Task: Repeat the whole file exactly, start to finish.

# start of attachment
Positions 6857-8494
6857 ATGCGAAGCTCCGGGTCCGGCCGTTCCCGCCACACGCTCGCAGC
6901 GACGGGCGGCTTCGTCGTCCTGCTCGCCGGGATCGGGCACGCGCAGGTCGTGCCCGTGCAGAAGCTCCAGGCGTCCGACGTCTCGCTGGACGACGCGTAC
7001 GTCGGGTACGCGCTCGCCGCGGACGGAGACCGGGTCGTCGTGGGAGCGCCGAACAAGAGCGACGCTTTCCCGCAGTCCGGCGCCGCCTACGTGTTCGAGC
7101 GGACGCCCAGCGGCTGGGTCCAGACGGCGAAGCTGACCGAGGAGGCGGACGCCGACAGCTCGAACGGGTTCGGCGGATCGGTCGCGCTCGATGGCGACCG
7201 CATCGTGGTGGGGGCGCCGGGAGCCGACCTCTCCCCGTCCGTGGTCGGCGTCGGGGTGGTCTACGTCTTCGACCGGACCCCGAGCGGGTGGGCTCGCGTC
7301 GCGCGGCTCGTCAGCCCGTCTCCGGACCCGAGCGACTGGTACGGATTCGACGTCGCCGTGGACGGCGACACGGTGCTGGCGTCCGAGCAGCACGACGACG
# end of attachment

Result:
Positions 6857-8494
6857 ATGCGAAGCTCCGGGTCCGGCCGTTCCCGCCACACGCTCGCAGC
6901 GACGGGCGGCTTCGTCGTCCTGCTCGCCGGGATCGGGCACGCGCAGGTCGTGCCCGTGCAGAAGCTCCAGGCGTCCGACGTCTCGCTGGACGACGCGTAC
7001 GTCGGGTACGCGCTCGCCGCGGACGGAGACCGGGTCGTCGTGGGAGCGCCGAACAAGAGCGACGCTTTCCCGCAGTCCGGCGCCGCCTACGTGTTCGAGC
7101 GGACGCCCAGCGGCTGGGTCCAGACGGCGAAGCTGACCGAGGAGGCGGACGCCGACAGCTCGAACGGGTTCGGCGGATCGGTCGCGCTCGATGGCGACCG
7201 CATCGTGGTGGGGGCGCCGGGAGCCGACCTCTCCCCGTCCGTGGTCGGCGTCGGGGTGGTCTACGTCTTCGACCGGACCCCGAGCGGGTGGGCTCGCGTC
7301 GCGCGGCTCGTCAGCCCGTCTCCGGACCCGAGCGACTGGTACGGATTCGACGTCGCCGTGGACGGCGACACGGTGCTGGCGTCCGAGCAGCACGACGACG